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Nostalgia time.

Remember when you were a kid and how you’d build make-shift tents or forts out of the bed or sofa? If you do remember, two things: One, you had a good childhood, and two, you’d want one of these. The Orwell Sofa is the fancy, adult version of that home-made fortress. Designed by Barcelona-based designers Alvaro Goula and Pablo Figuera, this piece of furniture can turn into a sofa, a daybed, a bed, or a private cabin. Simply hop in, let the curtains drop, and take a relaxing nap. A few years ago, my husband and I moved into a gorgeous Craftsman-style house in the Pacific Northwest.

It was chockablock with original details like dark wood paneling, stained-glass transom windows … and a 100-square-foot, totally enclosed kitchen in a faux country style—think yellow oak cabinets paired with linoleum countertops. And though we found most of the historical elements quite charming, the kitchen needed a complete overhaul. So we hired an architect who hatched a plan to steal some space from the nearby office area. But he didn’t want to stop there. He also wanted to knock down the wall between the kitchen and the formal dining room, to give us the open-concept kitchen that it seems just about everybody else has these days.

We balked. Heck no. For much of domesticated human history—until mid-past century—I wasn’t alone in the enclosed-kitchen camp. “The kitchen was becoming quieter, cleaner, better organized and easier to work in,” writes What is a modular home?

A modular home is one that is built indoors in a factory-like setting. The finished products are covered and transported to their new locations where they will be assembled by a builder. A modular home is not a mobile home; it is simply a home that is built off-site as opposed to on-site. These homes are often called factory-built homes, system-built or pre-fab homes. Modular and Manufactured homes are NOT the same. How do modular homes differ from houses built on-site? Because modular homes are built indoors they can be completed in a matter of a few weeks as opposed to months.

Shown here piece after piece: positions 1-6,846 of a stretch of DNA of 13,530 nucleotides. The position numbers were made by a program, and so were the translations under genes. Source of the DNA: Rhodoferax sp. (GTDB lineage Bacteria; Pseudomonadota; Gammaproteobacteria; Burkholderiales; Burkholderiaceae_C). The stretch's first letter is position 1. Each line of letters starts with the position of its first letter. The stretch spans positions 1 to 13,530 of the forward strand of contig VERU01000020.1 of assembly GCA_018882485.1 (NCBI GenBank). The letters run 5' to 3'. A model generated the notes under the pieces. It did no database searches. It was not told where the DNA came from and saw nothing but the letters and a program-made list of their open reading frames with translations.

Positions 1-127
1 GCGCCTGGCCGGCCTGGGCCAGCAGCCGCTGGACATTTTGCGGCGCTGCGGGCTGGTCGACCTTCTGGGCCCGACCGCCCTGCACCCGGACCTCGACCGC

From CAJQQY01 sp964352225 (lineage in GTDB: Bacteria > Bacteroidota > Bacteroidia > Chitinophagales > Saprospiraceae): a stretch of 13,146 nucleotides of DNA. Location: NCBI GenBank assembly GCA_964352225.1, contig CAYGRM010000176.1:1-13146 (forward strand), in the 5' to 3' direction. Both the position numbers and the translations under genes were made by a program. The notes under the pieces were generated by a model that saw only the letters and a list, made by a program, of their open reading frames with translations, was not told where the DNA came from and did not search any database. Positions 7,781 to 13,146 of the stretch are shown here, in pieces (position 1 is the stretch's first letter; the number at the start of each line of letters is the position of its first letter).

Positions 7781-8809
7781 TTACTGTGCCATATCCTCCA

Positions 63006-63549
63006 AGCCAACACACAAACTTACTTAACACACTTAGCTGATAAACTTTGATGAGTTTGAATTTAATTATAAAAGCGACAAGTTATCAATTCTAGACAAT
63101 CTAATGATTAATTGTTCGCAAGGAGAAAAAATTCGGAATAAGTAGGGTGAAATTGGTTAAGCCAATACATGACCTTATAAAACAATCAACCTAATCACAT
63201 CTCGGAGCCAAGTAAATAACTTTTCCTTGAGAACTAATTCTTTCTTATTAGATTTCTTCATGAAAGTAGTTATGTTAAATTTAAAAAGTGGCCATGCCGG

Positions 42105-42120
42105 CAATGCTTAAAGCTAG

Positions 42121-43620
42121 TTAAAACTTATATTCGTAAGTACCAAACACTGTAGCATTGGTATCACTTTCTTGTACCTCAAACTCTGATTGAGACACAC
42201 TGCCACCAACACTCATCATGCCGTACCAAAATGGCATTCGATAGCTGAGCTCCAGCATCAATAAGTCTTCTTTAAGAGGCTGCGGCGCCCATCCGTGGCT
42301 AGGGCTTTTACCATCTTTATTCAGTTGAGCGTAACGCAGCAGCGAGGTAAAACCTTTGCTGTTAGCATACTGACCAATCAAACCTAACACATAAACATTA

Modular Home Facts: Modular homes appraise the same as their on-site built counterparts do. Do all Modular homes look alike? Contrary to popular misconception, modular homes do not all look alike. How is a modular home is assembled? Note, links open in new window.

Glidehouse Glidehouse is one of the forerunners in contemporary, sleek modular housing. Their Clean Living, Green Living website shows you many examples and plans of what they offer. The Glidehouse is designed around a system that includes a thoughtful organized storage system that runs along one side of the home. Gliding wood doors in front of the storage allow for easy access and the look of a streamlined wood wall.Glide prefab houses include a lot of glass for views of nature and light. Yankee Barn Homes Yankee Barn Homes is a national custom post and beam company specializing in classic American architecture, including barn-style homes, classic farmhouses, coastal cottages, mountain lodges and lakeside retreats. Bamboo Living. Interested in small modular homes and those using shipping containers?

This small modular house in San Antonio is fully contained within a standard 40 foot container with some novel customizations. Container Guest House The unit is designed as a guest house, garden retreat or summer house, and as such opens up onto a small deck facing the garden, as well as having a rooftop garden that further enhances the green feel of the building.

The green roof also aids in improving the insulation performance of the building, by adding thermal mass and slowing down the transfer of both heat and cold from the outside through the roof. Cargo Container Modular Home - San Antonio image courtesy of Poteet Architects The ‘Container Modular House’ designed by Jim Poteet features full height glass doors and windows, opening up what is a narrow space, of only 8 feet wide, to the outdoor deck and garden beyond.